Local News

Tuesday, Jan 15 2013 12:01 AM

A pair of donkeys search for sanctuary

Related Photos

A pair of donkeys roaming the area near Banducci and Pellisier Roads just outside Stallion Springs, is in serious need of help. The pair is suffering from a severe episode of Laminitis. Photo by Heather Liebman

Wild donkeys have survived in southern California's harsh deserts for a more than a century.

They are part of California's history and heritage, and are protected by federal law.

But every now and then they need human intervention, and a pair of donkeys roaming the area near Banducci and Pellisier Roads just outside Stallion Springs, are in serious need of help.

The two disfigured donkeys, according to Beverly Billingsley a former Sand Canyon Peaceful Valley Donkey Rescue veterinarian, are suffering from severe Laminitis that can be seen by their elongated curled hooves -- a complex disease that can cause severe pain and permanent damage to the donkey's feet.

"The most likely cause is inappropriate feeding, this may include access to lush grass." Billingsley said. "The only way to treat it is through a process called de-bulking, which includes a farrier removing the overgrown hooves with a hacksaw after the burros are put under general anesthesia."

However, if the donkeys have a serious episode, Billingsley said the condition can be life threatening, eventually leading to death.

But before the donkeys can receive any type of treatment, they first have to be caught, and catching them isn't the only problem.

"Donkeys are typically found in the deserts, not in areas like the mountains of Tehachapi," Billingsley said. "And these two were likely domesticated and then just let loose."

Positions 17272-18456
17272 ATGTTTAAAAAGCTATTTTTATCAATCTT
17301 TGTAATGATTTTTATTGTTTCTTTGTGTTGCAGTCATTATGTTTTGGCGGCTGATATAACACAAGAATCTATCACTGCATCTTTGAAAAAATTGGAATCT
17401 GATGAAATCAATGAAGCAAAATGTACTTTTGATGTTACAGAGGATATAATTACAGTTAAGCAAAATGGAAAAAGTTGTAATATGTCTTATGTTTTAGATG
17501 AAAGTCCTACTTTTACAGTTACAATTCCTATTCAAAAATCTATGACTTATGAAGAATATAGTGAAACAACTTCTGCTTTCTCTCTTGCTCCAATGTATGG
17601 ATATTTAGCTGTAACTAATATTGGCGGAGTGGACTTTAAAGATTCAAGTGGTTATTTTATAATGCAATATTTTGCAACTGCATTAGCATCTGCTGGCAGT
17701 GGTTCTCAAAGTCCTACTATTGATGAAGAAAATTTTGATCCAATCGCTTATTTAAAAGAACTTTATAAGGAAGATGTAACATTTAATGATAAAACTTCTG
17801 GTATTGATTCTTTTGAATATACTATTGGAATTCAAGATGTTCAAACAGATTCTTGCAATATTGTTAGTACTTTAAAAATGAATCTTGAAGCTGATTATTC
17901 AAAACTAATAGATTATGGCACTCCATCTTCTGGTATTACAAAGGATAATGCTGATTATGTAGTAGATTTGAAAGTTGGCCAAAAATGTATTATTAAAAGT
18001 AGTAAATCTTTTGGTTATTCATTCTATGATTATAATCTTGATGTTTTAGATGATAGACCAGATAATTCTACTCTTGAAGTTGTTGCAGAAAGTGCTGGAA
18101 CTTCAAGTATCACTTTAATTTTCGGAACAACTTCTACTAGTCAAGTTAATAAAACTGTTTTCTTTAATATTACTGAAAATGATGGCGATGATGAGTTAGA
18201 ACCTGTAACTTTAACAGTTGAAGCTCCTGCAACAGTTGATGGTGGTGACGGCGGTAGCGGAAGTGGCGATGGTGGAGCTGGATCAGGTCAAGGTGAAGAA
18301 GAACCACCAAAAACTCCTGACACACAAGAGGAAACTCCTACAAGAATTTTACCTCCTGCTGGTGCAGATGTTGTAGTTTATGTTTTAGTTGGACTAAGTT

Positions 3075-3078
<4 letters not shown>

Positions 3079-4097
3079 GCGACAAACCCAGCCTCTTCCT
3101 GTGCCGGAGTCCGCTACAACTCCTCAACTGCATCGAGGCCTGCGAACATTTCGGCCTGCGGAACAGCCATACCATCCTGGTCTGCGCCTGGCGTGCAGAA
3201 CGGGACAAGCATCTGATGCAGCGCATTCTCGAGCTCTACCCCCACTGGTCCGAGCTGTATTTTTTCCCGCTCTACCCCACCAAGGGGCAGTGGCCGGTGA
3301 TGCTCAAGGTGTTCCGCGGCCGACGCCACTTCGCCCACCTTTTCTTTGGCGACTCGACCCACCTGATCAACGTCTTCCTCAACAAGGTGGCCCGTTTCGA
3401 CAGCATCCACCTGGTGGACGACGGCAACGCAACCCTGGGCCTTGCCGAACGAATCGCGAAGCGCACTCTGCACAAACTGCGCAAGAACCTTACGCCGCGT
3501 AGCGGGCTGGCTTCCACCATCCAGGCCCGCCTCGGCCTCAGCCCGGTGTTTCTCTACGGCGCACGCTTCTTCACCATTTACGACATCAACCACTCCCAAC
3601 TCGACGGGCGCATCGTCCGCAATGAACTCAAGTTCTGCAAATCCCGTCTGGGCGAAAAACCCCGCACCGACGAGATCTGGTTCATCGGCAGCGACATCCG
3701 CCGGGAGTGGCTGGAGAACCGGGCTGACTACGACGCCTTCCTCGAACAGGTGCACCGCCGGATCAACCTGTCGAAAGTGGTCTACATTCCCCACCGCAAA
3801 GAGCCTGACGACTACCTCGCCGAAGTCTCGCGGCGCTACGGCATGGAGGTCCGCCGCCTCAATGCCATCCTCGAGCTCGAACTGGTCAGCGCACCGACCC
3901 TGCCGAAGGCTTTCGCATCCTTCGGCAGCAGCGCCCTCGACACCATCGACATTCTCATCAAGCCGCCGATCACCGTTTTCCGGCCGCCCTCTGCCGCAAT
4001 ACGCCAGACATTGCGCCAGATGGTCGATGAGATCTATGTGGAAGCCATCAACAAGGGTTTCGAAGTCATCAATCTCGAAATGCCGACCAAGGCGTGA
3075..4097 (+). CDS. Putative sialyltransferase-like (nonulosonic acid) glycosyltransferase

It's that ambiguity of ownership, combined with the animals being discovered on private property that has barred rescue groups from already snatching them.

Nevertheless, according to Billingsley, due to the pair's severe health condition, animal control or law enforcement does have the authority to take the animals into protective custody.

But despite reports that the burros had already disappeared, promoting rumors that Kern County Animal Control had them picked thm up, the agency's public information officer Maggie Kalar confirmed that her department had not impounded any donkeys as of late last week.

The plight of the two battered burros has even attracted the attention of local law enforcement, prompting Stallion Springs Police Department officer Mike Grant to patrol the area where the donkeys were last seen in an effort to locate them. But it was unsuccessful.

This is something that Billingsley said is no surprise, as burros have been known to cover large distances in a short amount of time.

So for now it appears the two neglected animals have set off for greener pastures, possibly in search of food, water, or maybe just companionship from a human who can help heal their hooves and end their suffering.

Print
Subcribe icon

Subscribe

Real Estate

2014/10/29
Local Advertisers

Social Tehachapi

Updates from local businesses